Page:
The first generally straight body portion 204 and the second generally straight body portion 215 each have a generally “C-shaped” cross-section. The C-shape of the first generally straight body portion 204 forms a first channel 220. The C-shape of the second generally straight body portion 215 forms a second channel 222. The first generally straight body portion 204 includes two juxtaposed edges 224, 226 across the longitudinal axis 211. The second generally straight body member also includes two juxtaposed edges 228, 230 across the second longitudinal axis 215. The first generally straight body portion 204 acts as a first locking clasp and the second generally straight body portion 206 acts as a second locking clasp. The C-shaped cross-sections retain a catheter within the channels 220, 222. An extension brace 240 connects the first and second generally straight body portions 204, 206 and extends generally perpendicular to the first and second longitudinal axes 211, 215.

Preferably, the channels 220, 222 each have a diameter sufficient to accept a catheter of varying sizes. Preferably, the clip 200 may be used on catheters varying between 12 and 16 French, although those skilled in the art will recognize that the dimensions of the clip may be modified to accept and retain larger or smaller catheters.

Preferably, the pre-curved catheter clip 200 is constructed from a polymer, such as polypropylene. However, the use of any other polymer or similar material of a life strength and composition is also within extent of the present invention.

The catheter 50 described above with respect to the clip 100 may also be used in respect to the second embodiment of the clip 200. To install the catheter 50 into the clip 200, the catheter 50 is pressed against the two juxtaposed edges 224, 226 of the first generally straight body portion 204 and forced into the first channel 220. The catheter 50 is then pressed against the two juxtaposed edges 228, 230 of the second generally straight body portion 206 and forced into the second channel 222. The catheter 50 is now secured within the pre-curved catheter clip 200, as shown in FIG. 7, and the catheter 50 is ready for packaging and sterilization.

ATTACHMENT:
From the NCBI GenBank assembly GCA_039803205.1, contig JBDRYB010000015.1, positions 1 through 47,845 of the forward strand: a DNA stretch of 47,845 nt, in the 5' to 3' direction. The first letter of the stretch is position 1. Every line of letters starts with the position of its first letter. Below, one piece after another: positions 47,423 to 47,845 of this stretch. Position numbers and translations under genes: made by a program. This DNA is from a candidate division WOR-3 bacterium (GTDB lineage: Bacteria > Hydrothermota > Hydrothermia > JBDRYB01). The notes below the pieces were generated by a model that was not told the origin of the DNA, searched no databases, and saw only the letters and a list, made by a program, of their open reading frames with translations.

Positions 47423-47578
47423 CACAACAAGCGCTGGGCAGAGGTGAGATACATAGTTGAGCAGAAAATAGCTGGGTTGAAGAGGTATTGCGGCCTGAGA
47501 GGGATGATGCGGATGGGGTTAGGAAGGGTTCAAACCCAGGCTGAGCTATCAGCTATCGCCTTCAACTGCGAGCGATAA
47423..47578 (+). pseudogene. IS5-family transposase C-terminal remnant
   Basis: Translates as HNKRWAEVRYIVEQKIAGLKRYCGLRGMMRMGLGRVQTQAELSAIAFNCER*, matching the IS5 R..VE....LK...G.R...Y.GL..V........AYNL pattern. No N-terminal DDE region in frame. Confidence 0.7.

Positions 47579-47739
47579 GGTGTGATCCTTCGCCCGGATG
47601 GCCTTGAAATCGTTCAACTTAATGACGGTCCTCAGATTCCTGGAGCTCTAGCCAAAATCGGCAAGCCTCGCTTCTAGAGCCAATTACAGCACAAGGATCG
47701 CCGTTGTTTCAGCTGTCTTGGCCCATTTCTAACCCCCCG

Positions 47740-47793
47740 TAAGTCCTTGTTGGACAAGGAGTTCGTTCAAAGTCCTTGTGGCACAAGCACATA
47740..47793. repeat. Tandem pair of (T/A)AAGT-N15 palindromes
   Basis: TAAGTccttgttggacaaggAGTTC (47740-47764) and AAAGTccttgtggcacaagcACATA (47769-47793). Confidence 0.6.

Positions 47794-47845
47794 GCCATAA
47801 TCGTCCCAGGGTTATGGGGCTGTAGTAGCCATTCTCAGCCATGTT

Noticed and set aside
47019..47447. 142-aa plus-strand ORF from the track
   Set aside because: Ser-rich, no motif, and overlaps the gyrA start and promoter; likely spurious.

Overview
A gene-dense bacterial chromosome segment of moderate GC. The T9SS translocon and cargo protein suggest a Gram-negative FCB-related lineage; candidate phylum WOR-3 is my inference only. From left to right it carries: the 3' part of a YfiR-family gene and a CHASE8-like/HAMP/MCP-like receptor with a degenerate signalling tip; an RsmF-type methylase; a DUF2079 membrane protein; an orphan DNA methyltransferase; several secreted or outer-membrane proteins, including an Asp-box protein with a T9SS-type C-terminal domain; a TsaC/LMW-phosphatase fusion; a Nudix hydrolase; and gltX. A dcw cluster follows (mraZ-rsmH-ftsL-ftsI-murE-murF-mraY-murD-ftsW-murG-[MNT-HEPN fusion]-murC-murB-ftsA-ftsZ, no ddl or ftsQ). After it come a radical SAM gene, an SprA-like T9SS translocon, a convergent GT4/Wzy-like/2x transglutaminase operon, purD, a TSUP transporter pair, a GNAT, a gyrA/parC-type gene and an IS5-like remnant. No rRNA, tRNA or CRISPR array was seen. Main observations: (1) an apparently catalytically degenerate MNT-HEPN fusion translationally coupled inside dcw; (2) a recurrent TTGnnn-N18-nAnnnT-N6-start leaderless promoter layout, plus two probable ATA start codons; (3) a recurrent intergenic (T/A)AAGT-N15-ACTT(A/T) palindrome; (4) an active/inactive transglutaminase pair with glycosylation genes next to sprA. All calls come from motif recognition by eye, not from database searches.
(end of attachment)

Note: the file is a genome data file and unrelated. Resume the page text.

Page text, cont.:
The catheter 50 must be removed from the clip 200 before the use of the catheter 50 on a patient. To remove the catheter 50 from the clip 200, the catheter 50 is forced past the two juxtaposed edges 224, 226 of the first generally straight body portion 204 and the catheter 50 is removed from the first channel 220. The catheter is then forced past the two juxtaposed edges 228, 230 of the second generally straight body portion 206 and the catheter 50 is removed from the second channel 222.